Why Regent University?

Simply put – God called me here. When my wife and I were still dating in 2005, I worked at a place I loved, lived near friends and family in Ohio, and I was all set to go to another university on a full-ride scholarship. Yet, there was a sense of unrest – God was whispering and I listened... In a matter of two months, we quit our jobs, got married and moved here to get a degree at Regent. There is no question that Regent was the right choice.

Why Online Learning?

As a direct result of earning a Christian education, I have a better grasp of my roles as a Christian, a husband, a lifelong learner, a friend, a follower, and a leader. Moreover, earning a degree is a very fulfilling yet difficult experience. I can’t imagine earning it without the support and encouragement of dedicated Christian faculty and the freedom (and expectation) to grapple with spiritual challenges in the context of the classroom.

Why A Business Degree?

Leadership is interesting, relevant and applicable. Leadership is everywhere but it is not understood by many people. Also, there is a critical need for good leadership everywhere. Last, leadership is essential influence, and without influence, one cannot change the world. The real question is, “Why not a leadership degree?”


Exercise Before Tee Time

For some reason, it always amazes me how much my body can hurt. I seem to always surprise myself when simple activities can wreak havoc on an otherwise sedentary body. As a student, much of my time is spent sitting, reading, surfing the net or just clicking away at the keyboard. As a full-time employee working in an office, the activities are remarkably similar. This weekend was just another and literally painful reminder of just how important exercise is. After eighteen holes of golf (walking the course and carrying the bag of clubs) and a large bucket of balls at the driving range, I began to wonder if my muscles could conceivably be any more sore.

Last year, I took up golfing. I used to make fun of the sport; after all, how much fun could it be to hit a little white ball hundreds of yards and then chase after it? However, after the finer points of the game were explained, and after I experienced the thrill and exhilaration of chipping in a shot from forty yards out, I was hooked. Moreover, having only a few experiences with golf in my life prior to last year, I was told that my game was very good—not Tiger Woods good, but good for a beginner. By the end of the first year, I broke 100. In sum, I played only 81 holes in 2006—just four and one-half rounds, but I plan to play as long as my body will allow. This thought fosters the sad realization that while golf is not as rigorous as football, it is physically demanding.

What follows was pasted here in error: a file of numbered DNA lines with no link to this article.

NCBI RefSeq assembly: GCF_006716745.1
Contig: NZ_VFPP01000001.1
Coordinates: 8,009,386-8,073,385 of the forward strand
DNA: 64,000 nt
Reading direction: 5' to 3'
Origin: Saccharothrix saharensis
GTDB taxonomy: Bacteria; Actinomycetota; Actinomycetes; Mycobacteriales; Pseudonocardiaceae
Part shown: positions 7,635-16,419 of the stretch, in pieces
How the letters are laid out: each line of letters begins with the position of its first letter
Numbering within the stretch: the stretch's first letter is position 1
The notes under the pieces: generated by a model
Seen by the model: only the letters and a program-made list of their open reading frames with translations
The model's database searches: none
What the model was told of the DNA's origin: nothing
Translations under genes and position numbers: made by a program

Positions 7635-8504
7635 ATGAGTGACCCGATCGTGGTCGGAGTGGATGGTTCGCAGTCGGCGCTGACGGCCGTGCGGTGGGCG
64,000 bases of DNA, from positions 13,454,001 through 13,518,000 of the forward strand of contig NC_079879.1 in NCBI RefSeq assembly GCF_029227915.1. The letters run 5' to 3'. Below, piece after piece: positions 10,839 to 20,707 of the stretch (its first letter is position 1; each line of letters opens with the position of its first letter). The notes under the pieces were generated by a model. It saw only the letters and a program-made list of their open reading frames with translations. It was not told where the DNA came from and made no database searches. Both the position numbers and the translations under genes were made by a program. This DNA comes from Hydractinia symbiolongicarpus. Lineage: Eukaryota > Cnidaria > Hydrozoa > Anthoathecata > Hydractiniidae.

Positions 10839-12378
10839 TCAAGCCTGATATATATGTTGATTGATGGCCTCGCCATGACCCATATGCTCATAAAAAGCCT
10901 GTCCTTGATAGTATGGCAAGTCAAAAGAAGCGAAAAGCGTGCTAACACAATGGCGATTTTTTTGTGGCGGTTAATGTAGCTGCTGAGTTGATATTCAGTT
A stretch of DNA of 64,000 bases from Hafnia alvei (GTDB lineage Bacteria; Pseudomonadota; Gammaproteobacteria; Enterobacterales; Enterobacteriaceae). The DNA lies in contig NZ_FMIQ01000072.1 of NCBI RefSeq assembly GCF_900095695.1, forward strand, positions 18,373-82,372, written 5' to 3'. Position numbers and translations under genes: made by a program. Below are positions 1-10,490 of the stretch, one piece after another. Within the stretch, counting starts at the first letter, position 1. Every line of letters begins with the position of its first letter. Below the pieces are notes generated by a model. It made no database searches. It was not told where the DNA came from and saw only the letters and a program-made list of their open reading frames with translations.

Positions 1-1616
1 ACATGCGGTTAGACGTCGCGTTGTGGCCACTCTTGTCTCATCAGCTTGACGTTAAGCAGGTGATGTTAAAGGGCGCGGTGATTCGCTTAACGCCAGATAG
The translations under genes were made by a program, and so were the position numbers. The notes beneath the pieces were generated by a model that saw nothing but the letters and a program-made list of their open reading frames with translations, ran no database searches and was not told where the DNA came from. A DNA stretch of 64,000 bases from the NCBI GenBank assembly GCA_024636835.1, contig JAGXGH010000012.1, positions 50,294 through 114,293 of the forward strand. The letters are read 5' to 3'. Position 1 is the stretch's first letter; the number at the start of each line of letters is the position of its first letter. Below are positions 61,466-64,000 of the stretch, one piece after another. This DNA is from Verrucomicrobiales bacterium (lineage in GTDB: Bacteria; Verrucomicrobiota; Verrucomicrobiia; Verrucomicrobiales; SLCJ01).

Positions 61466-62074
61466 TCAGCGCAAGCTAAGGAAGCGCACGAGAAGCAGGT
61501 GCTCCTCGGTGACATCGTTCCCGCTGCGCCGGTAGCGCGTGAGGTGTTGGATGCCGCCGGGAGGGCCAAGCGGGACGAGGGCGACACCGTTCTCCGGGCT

Believe it or not, golfers are prone to injury. According to golf fitness instructor, Sean Chocran, more than fifty percent of all golfers will incur a lower back injury sometime in their golfing careers (1). In addition, this likelihood can be greatly reduced through proper fitness, including certain exercises designed to strengthen the lower back and increase flexibility. Apparently amateur golfers’ swings are simply inefficient; thus, use more of the lower back muscles and place more pressure on the spine to generate the force required to drive a golf ball a respectable distance (2). Because golf is a fairly rigorous activity, particularly if one walks the course while carrying his or her bag of clubs, golfers should keep fit.

Keeping fit is relatively easy. A regimen of basic stretches, light cardio, and light strength training can reduce injuries and even help golfers improve their game. Focus stretching on the back, core muscles, and the shoulders is important. Light cardio will help build stamina for those long courses, and strength training could lead to more efficient swings and less demand on players’ backs. However, if you want to play like Tiger Woods, prepare to spend more time getting in shape. “When he is not competing, Woods typically spends three or four hours a day, five times a week, in the gym” (3).

Whether you are just a weekend golfer like me or aspire to someday be a seasoned pro, exercise is an important part of improving your game and preventing injuries. While you don’t have to commit to a regimen like Tiger Woods, regular workouts designed to increase strength, stamina and flexibility can not only keep you on the course long, but also make that time much more enjoyable. Happy tee time.


(1) Cochran, S. (2007). Injury prevention exercises for the lower back. About.com. Retrieved April 1, 2007, from http://golf.about.com/library/weekly/aa090806a.htm
(2) Cochran, S. (2006). Lower back injuries in golf. PGA.com. Retrieved April 1, 2007, from http://www.pga.com/improve/features/cochran_blog/20061004lower_back.cfm
(3) Kaspriske, R. (August, 2004). Tiger’s workout revealed. GolfDigest.com. Retrieved April 1, 2007, from http://www.golfdigest.com/features/index.ssf?/features/gd200408tigerworkout.html


Jason@Regent said...

Boy someone is really slipping on the updates!

sarahc said...

hey you! i was going to leave a nice comment, but i am all the sudden reminded i still need to hit the gym today :)
nice post :)

Stef said...

Hey by the way, you never told me who you received the wonderful matching gifts from...u must have got caught up in the heat of the moment! lol.